First, under the DRO and CPO proposed by Wife, Husband would be ordered to designate Wife, as trustee for the couple's minor child, to receive any survivor benefit. Wife argued below that the survivor benefit was indistinguishable from the pension rights and, accordingly, when the parties agreed that she was entitled to half of the marital portion of the pensions, they also agreed that she was entitled to a survivor benefit under the pensions. During negotiations as to the form of the DRO and CPO, however, Wife offered to allow the parties' minor child to be named as the recipient of the benefit as a compromise position. Husband refused to agree to any order granting survivor benefits.
We agree with Husband that, under Maryland law, a survivor benefit is separate and distinct from the pension itself. See Potts v. Potts, 142 Md.App. 448, 466, 790 A.2d 703 (2002) ("[A]lthough survivor benefits are like a pension, they have been treated as marital property in their own right."). Had the parties not reached the Agreement, the burden would have been on Wife "to expressly identify and value the survivor benefits separately from the pension payments." Id. at 468, 790 A.2d 703. It follows that the parties would have had to expressly agree that Wife (or the parties' minor child) would be designated as the beneficiary under either pension. The Agreement that in fact was reached makes no mention of survivor benefits and, accordingly, the language in the DRO and CPO as proposed by Wife with respect to this right expands upon what the parties actually agreed to.
The second issue involves the manner in which Wife's share of Husband's military retired pay would be distributed. Under the express terms of the Agreement, Husband promised "to execute whatever authorizations are necessary so that wife can obtain information regarding her interest in that pension and further to authorize the military to make direct payment to wife if she receives any interest in that pension." (Emphasis added.) After the entry of the judgment of absolute divorce, however, it became apparent that "direct payment" of Husband's military pension will not be possible because the military only will authorize direct payment to a former spouse if the marriage lasted at least ten years (in addition to other requirements). See 10 U.S.C.A. § 1408(d)(2).
Next, Wife's proposed orders included certain language protecting her in the event Husband "circumvent[s] the Agreement by applying for other military benefits in lieu of his retirement benefits." She argues in her reply brief that, because the parties agreed to share Husband's pension benefits, "[i]f the benefit is ultimately paid in some form that is in lieu of such payments," this benefit also must be divided based on her fractional share. Husband opposes inclusion of this language because the parties did not expressly provide for it in the Agreement.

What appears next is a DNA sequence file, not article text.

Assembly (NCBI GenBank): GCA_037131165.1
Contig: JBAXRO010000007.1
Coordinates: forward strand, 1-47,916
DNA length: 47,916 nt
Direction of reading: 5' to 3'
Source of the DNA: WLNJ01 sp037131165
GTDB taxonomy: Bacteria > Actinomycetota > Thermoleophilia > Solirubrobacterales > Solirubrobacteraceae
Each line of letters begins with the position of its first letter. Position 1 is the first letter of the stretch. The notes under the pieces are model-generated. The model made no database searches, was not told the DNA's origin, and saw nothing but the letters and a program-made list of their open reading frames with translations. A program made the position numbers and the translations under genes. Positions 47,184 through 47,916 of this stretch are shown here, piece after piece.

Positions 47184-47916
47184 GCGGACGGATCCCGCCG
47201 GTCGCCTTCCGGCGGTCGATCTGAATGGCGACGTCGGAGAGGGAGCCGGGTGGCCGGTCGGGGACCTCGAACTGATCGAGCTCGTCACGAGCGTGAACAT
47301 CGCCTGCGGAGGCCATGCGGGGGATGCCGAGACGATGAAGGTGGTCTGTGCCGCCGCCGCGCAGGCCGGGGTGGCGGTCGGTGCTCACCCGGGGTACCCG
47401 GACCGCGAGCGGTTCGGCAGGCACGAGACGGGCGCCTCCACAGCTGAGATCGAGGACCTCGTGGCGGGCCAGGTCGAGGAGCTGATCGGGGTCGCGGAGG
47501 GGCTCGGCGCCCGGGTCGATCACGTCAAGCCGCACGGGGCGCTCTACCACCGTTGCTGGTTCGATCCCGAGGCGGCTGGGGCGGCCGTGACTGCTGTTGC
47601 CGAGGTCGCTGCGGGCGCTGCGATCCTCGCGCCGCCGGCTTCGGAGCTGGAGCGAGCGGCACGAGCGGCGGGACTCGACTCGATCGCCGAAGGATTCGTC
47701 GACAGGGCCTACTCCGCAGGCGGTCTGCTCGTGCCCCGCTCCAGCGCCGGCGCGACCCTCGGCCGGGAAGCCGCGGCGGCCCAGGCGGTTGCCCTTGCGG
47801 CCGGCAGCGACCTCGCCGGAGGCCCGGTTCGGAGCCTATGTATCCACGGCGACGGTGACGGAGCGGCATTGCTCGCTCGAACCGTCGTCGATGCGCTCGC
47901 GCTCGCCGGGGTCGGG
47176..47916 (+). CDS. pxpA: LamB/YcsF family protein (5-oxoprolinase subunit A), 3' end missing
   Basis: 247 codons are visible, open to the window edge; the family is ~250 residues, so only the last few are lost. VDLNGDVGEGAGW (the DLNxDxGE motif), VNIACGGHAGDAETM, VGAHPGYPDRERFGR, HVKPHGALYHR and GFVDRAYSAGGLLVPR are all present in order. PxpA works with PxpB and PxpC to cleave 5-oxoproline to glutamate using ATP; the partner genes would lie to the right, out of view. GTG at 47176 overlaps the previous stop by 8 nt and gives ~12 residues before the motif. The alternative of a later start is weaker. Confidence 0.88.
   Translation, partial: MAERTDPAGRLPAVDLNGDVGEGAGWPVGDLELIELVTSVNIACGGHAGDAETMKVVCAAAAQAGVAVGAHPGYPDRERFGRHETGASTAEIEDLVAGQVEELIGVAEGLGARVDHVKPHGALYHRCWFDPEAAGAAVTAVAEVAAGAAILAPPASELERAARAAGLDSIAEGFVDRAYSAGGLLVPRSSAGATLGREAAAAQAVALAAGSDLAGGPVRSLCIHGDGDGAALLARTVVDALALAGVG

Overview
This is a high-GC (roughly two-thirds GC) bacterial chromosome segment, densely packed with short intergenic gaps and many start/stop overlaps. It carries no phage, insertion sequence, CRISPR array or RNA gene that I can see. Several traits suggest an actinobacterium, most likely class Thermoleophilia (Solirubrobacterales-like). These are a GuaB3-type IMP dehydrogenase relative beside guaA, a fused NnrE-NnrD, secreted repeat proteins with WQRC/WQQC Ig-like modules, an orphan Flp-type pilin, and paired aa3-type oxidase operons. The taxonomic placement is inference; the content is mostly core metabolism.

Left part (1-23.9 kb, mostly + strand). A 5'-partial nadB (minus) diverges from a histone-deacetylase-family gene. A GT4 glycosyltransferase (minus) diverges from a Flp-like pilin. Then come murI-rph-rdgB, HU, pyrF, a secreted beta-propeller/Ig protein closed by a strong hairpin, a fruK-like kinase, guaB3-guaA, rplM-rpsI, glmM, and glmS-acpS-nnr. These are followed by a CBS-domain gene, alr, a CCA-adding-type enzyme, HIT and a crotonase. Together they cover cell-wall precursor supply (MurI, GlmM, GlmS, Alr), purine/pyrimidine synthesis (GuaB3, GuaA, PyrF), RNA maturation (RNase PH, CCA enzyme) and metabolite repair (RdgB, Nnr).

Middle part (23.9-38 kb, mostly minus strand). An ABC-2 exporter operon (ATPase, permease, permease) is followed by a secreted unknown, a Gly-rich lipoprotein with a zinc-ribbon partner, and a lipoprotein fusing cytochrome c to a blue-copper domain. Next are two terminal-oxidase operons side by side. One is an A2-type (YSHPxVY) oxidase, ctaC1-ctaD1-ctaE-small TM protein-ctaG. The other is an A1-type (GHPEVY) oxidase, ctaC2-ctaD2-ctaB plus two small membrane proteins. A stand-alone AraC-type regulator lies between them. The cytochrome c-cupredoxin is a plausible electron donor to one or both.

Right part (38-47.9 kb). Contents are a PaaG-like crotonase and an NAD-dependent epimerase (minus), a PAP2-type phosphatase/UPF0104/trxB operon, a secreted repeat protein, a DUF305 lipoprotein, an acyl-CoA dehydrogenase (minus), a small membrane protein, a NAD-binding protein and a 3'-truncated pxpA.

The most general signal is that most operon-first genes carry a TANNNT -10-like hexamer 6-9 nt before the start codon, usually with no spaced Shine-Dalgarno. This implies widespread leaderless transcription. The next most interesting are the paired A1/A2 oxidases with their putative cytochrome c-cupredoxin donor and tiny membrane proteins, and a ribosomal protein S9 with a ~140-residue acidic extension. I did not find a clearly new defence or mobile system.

The Agreement, by its terms, grants Wife an "if-as-when interest as to half of the marital share" of Husband's military pension. This Court held in Allen v. Allen, 178 Md.App. 145, 155, 941 A.2d 510 (2008), that a
To the extent that the boilerplate language utilized in the CPO in the instant case merely effectuates the holding in Allen, it does not run afoul of the parties' Agreement. Accordingly, on remand, the CPO properly may include standard language protecting Wife's rights to receive a share of any alternative forms of compensation elected by Husband in lieu of his military retired pay.
Lastly, the Agreement proposed by Wife contained certain boilerplate language related to her right to obtain information from the plan administrators and to allow further modification of the DRO and CPO. Husband contends that these provisions "could have dramatic adverse consequences" for him and that they "expand" Wife's benefits beyond the scope of the Agreement. We are not in a position to determine whether the provisions challenged by Husband are required by the City Plan administrators or are otherwise required by federal law with respect to the military retired pay. On remand, if the parties are unable to reach an agreement as to the content and form of the orders, the circuit court should conduct further proceedings to resolve these issues and enter orders in conformity with this opinion.
After being called up to active duty, he earned an additional 41 months of credit, for a total of 49.26 of credited months of service during the marriage.